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Best Movies of 2001

By Rob Vaux

For those of you who thought the year 2000 represented a new low point at the movies... welcome to the new millennium! 2001 was marked not so much by awful films as an overall malaise -- a lack of energy or effort on the part of a huge percentage of filmmakers. Hollywood trundled out one mediocre "event" picture after another while the independents easily matched the big boys for uninspired premises and by-the-numbers execution. In an environment like this, the good pictures become all the more important. We cling to them for sustenance, trusting in their innate quality to sustain through the long weeks of drek. In many ways, they matter more now than they would during a quality year: we need them to keep us going. Here then are 10 bright points of light to fend off the darkness -- 10 films which reminded us that cinema could be a good and noble thing, despite the likes of Pearl Harbor clogging the screens.

10. The Tailor of Panama. Thank God Pierce Brosnan has a sense of humor and John Boorman a cold black little heart. Not only did this vicious send-up of the spy genre save us from taking espionage too seriously, but it adroitly demonstrates how our shared illusions can have devastating repercussions on real-world politics.

9. Session 9. 2001 produced a bumper crop of good horror movies, one of the few positive trends of the year. Several come immediately to mind but this small, overlooked, immensely creepy exercise tops them all. Proof that someone can still tell scary stories for grown-ups.

8. Amélie. You can keep Meg Ryan. For cute-as-buttons girls who beg to be taken home and cuddled, my money's on Audrey Tautou as the unconventional heroine of this relentlessly imaginative French romantic comedy. Director Jean-Pierre Jeunet proves once again that foreign films don't need death-obsessed Swedes or incomprehensible storylines to draw attention to themselves.

7. Mulholland Drive. No, it doesn't make a lick of sense but who cares? No one embodies the weird logic of dream-life more than David Lynch, and Mulholland Drive exhibits his skill like nothing since Blue Velvet. He pulls us unerringly through the vivid atmosphere of an L.A. that may never have existed, holding us rapt regardless of the "whys" and "wherefores." Few films this year could approach its visual power... or its grasp of cinema as a medium.

6. Shrek. Sometimes, being clever is enough. Or in this case, being cataclysmically clever while simultaneously proving that Disney no longer has the monopoly on great animation.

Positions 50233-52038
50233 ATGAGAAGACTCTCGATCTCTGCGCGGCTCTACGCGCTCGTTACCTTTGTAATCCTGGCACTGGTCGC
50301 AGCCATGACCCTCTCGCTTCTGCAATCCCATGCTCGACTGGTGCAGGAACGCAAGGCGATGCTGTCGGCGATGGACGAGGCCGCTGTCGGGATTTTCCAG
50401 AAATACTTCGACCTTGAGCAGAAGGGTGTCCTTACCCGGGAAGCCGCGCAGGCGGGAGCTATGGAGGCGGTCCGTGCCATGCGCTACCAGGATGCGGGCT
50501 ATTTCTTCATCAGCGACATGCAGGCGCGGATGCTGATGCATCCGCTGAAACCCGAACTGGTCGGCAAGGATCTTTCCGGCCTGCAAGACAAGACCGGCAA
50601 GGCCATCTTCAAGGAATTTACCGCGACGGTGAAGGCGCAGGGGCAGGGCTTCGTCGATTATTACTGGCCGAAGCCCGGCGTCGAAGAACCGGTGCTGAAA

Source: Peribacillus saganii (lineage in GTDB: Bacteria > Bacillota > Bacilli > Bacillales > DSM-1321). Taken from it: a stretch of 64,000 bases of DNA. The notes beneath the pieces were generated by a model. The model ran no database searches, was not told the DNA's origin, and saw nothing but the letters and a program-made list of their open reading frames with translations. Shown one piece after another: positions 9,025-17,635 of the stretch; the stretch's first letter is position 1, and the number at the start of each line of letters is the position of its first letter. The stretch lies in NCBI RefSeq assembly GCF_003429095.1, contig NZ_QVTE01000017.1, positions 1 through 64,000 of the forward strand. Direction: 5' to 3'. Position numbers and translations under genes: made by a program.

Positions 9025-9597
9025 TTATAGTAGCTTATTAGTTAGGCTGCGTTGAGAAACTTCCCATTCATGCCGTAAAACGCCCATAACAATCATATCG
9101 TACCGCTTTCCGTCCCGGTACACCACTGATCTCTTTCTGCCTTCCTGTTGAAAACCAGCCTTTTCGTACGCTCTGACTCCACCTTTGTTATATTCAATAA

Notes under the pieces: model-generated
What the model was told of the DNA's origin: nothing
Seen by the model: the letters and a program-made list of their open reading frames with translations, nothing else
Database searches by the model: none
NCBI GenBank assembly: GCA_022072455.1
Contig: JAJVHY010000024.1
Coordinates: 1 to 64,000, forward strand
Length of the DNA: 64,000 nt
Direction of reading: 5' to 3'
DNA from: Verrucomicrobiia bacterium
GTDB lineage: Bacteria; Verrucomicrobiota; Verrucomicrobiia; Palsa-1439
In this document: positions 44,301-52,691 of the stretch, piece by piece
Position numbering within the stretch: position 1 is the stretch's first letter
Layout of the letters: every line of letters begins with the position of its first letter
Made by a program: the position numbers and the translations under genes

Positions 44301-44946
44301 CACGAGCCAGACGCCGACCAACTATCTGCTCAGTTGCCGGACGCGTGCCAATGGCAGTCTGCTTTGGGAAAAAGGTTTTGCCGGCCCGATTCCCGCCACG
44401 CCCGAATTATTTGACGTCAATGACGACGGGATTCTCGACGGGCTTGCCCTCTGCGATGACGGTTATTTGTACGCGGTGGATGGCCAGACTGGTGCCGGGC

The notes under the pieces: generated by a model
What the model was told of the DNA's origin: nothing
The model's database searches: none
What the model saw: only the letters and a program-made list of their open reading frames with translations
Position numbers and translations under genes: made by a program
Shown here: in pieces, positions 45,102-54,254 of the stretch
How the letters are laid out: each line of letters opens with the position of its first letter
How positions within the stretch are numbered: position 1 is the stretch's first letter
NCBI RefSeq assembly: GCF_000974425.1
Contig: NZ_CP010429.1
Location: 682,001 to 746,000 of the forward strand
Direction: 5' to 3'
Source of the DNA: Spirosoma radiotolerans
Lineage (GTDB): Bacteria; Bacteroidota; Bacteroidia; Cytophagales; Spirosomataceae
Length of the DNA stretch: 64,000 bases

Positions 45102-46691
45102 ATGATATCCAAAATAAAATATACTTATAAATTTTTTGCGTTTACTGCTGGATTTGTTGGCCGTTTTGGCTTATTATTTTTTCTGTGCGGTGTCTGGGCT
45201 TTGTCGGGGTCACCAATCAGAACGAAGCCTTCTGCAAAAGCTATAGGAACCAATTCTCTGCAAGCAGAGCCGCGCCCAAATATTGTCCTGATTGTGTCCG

5. Black Hawk Down. I had to sneak into a screening for this one, which was showing in a scant four theaters nationwide. The effort paid off. With a bare-bones plot and simply-sketched characters, Ridley Scott paints a visceral image of modern combat that fully exploits what the battle scenes in Gladiator only hinted at. The best war movie since Saving Private Ryan.

4. The Deep End. Thrillers come in all forms, but few resonate the way this one does. The underrated Tilda Swinton stars as a mother who learns just how far she'll go to protect her children, balancing her increasingly desperate scheming with a disturbingly normal soccer mom schedule. As good a film as any about the dark side of domestic life. Speaking of which...

3. In the Bedroom. I had no faith in this film before I actually saw it; it smelled like another pretentious piece of canned theater. How wrong I was. A sharp, intense, quietly powerful meditation on the unseen depths of grief, it balances a masterful character study with a domestic drama, a portrait of small town life... and a surprising tale of murder and revenge.

2. Memento. What, you need me to tell you this was good? If you haven't seen Christopher Nolan's existential puzzle box yet, you've missed out on the biggest conversation piece of the year. There was good cause for all that talk, and this would have easily been the top film on my list were it not for one late entry...

1. The Lord of the Rings: The Fellowship of the Ring. There were more important movies to come out this year. There were movies that challenged us more, that stretched the boundaries of the medium further, that fulfilled the definitions of "art" more succinctly. But the first chapter of Peter Jackson's Lord of the Rings adaptation embodies the essence of why we go to the movies. The Fellowship of the Ring reminded us what Hollywood cinema is capable of, producing a breathtaking vision that no other film this year could match.

Honorable Mentions: A Beautiful Mind; The Caveman's Valentine; From Hell; Ghost World; Hedwig and the Angry Inch; The Man Who Wasn't There; Monster's Ball; The Others; The Pledge; Sexy Beast.

"Now where was I?"
--Leonard Shelby (Guy Pearce), Memento

Article published 01.14.2002.

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